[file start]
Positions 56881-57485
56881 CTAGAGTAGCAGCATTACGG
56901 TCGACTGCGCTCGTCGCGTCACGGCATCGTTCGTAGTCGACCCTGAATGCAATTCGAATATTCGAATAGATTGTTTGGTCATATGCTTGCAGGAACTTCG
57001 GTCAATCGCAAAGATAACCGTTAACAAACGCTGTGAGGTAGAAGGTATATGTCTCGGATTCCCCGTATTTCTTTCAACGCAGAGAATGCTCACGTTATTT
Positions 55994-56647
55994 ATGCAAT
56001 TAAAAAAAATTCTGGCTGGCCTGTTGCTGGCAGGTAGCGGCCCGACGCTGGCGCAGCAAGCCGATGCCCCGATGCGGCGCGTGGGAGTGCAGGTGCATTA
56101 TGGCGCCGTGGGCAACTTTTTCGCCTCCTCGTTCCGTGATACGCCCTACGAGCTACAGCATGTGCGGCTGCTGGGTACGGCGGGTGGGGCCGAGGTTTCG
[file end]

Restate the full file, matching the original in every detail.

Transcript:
Positions 56881-57485
56881 CTAGAGTAGCAGCATTACGG
56901 TCGACTGCGCTCGTCGCGTCACGGCATCGTTCGTAGTCGACCCTGAATGCAATTCGAATATTCGAATAGATTGTTTGGTCATATGCTTGCAGGAACTTCG
57001 GTCAATCGCAAAGATAACCGTTAACAAACGCTGTGAGGTAGAAGGTATATGTCTCGGATTCCCCGTATTTCTTTCAACGCAGAGAATGCTCACGTTATTT
Positions 55994-56647
55994 ATGCAAT
56001 TAAAAAAAATTCTGGCTGGCCTGTTGCTGGCAGGTAGCGGCCCGACGCTGGCGCAGCAAGCCGATGCCCCGATGCGGCGCGTGGGAGTGCAGGTGCATTA
56101 TGGCGCCGTGGGCAACTTTTTCGCCTCCTCGTTCCGTGATACGCCCTACGAGCTACAGCATGTGCGGCTGCTGGGTACGGCGGGTGGGGCCGAGGTTTCG